Hometown glory – The Cranberries

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If a music artist or band plays a gig, I find that the first time I see them perform has a tendency to be the most enjoyable. The most obvious example is Madonna – although in her case my perception might be skewed by the fact that a gaggle of gays from Amsterdam and Dublin, convened in London to her see her perform her Reinvention Tour – which was essentially a greatest hits tour to re-engage her fanbase after a flop album; and before she descended into a parody of her former self becoming the oldest swinger in town, who’s down with the kids.

It was an outstandingly joyous event. My father had only died a short time before. Another fatherless Canadian gay friend and I, teamed up with a random fatherless lesbian and unmelodiously shrieked along to ‘Like a prayer’ like it was our anthem,.

Later tours exposed her musical mediocrity – her obsession with being regarded as some avant-garde, alternative genius, exposing how ropy and uninteresting her newer music had become. Play the hits woman – you’re charging over a hundred quid a ticket, nobody wants to hear you rap.

There are artists who are consistently fantastic live – Sinead O’Connor being the most obvious. In her case it’s down to her sublime voice – there’s little in the way of effects. She just stands there and sings. As she is an artist who never does more than a couple of takes when recording music, she sounds similar to how she does on record, with a clear, haunting, beautiful voice. There are some whose consistency is somewhat surprising. Kylie Minogue – or ‘The singing budgie’ as some wags in the 1980s called her. Her voice may not be technically very good, but she knows her audience; and knows how to deliver what they want to see while the joy she exudes when performing is infectious.

Then there was last night’s gig – The Cranberries from my hometown of Limerick. This is a group that have seen perform many times. However if you exclude the pre-fame gigs in the University of Limerick or in the music venues and bars of Limerick in the early 1990s, then this would be only my third proper, grown-up Cranberries gig.

I kind of grew up with the Cranberries. I mean that in a literal sense in that I was in a metalwork class, taught by Mr. Sheehan,  with guitarist Mike Hogan in St. Nessan’s Community College until he left to join the band. They were a presence in my late teen years.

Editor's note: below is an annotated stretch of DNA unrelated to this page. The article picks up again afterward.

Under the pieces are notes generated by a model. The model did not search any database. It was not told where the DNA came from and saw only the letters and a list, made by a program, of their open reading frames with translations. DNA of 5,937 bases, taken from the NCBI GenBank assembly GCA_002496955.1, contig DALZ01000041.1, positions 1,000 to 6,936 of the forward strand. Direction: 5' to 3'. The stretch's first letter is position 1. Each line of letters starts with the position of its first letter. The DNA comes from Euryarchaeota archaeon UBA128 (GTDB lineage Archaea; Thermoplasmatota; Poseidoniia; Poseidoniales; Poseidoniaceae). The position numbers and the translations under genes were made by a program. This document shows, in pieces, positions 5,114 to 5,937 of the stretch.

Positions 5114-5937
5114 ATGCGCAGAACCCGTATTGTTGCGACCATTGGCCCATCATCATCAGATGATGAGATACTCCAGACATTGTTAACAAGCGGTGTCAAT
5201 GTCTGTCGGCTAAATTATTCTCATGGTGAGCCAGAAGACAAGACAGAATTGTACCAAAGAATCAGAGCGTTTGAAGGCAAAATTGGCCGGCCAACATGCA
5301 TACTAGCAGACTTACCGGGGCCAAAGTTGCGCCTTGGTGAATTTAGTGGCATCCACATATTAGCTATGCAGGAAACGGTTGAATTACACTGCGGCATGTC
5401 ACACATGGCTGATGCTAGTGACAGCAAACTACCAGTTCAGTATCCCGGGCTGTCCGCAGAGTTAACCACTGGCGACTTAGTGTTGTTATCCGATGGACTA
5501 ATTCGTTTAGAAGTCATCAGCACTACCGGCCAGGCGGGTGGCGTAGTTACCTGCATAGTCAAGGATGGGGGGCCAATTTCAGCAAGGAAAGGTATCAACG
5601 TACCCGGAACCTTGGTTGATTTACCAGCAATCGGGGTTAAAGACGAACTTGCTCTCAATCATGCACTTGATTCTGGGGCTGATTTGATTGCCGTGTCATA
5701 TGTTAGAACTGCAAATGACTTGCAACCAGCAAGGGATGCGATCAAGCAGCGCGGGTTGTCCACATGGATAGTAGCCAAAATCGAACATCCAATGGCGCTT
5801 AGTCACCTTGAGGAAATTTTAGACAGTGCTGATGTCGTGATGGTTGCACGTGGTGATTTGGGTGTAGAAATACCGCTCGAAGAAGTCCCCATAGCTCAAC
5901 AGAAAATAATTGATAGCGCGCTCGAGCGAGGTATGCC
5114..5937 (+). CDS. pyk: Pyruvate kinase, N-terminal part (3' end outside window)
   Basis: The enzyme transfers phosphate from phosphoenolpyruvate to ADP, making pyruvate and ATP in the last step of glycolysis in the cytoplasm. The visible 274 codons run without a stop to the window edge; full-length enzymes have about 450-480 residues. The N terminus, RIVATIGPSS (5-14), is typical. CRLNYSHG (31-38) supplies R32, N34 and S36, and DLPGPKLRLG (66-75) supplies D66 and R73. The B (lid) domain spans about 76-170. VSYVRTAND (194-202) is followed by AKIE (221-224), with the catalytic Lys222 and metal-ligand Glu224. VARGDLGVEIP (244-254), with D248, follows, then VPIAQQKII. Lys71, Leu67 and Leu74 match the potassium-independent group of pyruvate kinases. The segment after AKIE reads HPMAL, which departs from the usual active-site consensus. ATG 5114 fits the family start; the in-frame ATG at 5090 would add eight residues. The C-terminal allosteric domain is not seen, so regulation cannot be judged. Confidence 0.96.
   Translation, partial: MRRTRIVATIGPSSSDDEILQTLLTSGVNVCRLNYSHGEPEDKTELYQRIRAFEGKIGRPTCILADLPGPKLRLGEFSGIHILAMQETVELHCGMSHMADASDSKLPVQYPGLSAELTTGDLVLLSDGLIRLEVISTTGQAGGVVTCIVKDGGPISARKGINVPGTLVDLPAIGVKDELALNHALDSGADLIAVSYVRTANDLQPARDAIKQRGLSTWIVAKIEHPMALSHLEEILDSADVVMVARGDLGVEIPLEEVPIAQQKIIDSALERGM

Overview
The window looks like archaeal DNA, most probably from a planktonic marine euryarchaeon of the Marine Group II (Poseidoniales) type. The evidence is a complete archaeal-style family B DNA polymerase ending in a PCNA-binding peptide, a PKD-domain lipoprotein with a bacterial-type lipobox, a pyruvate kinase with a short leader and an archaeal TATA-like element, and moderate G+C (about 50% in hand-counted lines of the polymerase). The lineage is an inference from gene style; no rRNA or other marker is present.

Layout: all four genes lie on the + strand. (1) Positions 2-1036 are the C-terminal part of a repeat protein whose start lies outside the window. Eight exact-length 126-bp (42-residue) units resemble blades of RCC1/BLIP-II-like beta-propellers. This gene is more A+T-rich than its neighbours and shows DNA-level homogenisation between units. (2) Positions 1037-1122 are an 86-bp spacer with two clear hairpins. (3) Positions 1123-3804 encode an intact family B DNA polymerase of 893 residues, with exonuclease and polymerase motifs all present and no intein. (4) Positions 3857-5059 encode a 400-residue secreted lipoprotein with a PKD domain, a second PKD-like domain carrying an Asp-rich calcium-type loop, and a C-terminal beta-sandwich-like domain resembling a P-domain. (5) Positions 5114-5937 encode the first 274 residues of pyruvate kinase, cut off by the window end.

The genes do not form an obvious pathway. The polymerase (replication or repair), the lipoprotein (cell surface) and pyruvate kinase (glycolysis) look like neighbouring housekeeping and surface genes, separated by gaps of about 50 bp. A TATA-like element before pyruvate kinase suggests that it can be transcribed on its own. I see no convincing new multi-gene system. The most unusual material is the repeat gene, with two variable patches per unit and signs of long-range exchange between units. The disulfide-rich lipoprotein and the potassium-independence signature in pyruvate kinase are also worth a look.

During the summer of 1993 I was working on a campsite in France. It was the summer that Ireland decriminalised homosexuality, and also the summer that the three day old Irish Times newspapers (it took three days to get the news in these pre-internet days) told tales of a band from Limerick achieving fame and fortune in the US. Those were heady days. Imagine – people from Limerick who I went to school with, becoming international rock stars. Computer said no. But the charts – they said yes.

The years that followed were their commercial peak before they disbanded in 2003.

I’ve always been fond of their music – as they are clearly talented musicians and singers – with Dolores a very charismatic front-woman. This is independent of the fact that they are from Limerick. Being from Limerick is the cherry on the cake though. It makes me feel personally invested in their music. In a ridiculous way it was as if they are doing the soundtrack to my much more mundane existence.

The first time I saw them live as a taxpaying, grown up was in Amsterdam in the Heineken Music Hall. It was magical. I can’t remember the exact year or circumstance – whether it was pre or post breakup but I’d been in Amsterdam for several years at this point and it felt like a sort of personal homecoming to see them play in my new home town.

My next encounter with them was definitely after they had reformed. They toured their comeback album ‘Roses’ in 2010 (I think). I was still in Amsterdam – my brain was just slightly more befuddled than the previous gig. They played the same venue. Dolores wore a platinum blonde pixie haircut and sequinned, glittery trainers, and she owned that stage. I adored it. Clearly they were not a band who were one hit wonders when it came to delivering the goods on stage.

Last night’s show – at the Bord Gais Energy Theatre –  was their first Dublin show in twelve years, my first time seeing them on a grand scale in Ireland, and their first Irish tour since the tabloid kerfuffle a few years ago. Expectations were high.

They are touring to support their newest album ‘Something else’ which is a new venture for them – a combination of their best known tracks and new material, done acoustically with the accompaniment of a string quartet.

They didn’t disappoint. It’s easy to forget just how big they actually were. They banged them out – hit after hit after hit. Linger, Zombie, Dreams, Salvation, Be With You, Analyse, Free to Decide, Ridiculous Thoughts, Ode to My Family etc etc. Along  with some new tracks, which sounded very impressive. I’ll just need to listen a few more times. While I can respect their new work I suspect it won’t induce the sense of yearning their earlier work inspires. Being the soundtrack to my early adulthood and all that nonsense. It’s almost impossible to replicate the joy and pain, your earlier, more innocent musical tastes instilled in you.

It was a quieter gig than what I’d been expecting – perhaps as it was acoustic. The boys were giving it welly. And Dolores was in good voice – although she seemed a little subdued. Maybe it was to make sure we heard the violins.

All told though – a very enjoyable concert. I can only imagine what a Limerick gig would be like. I suspect it would be like a Saint Nessan’s class reunion.

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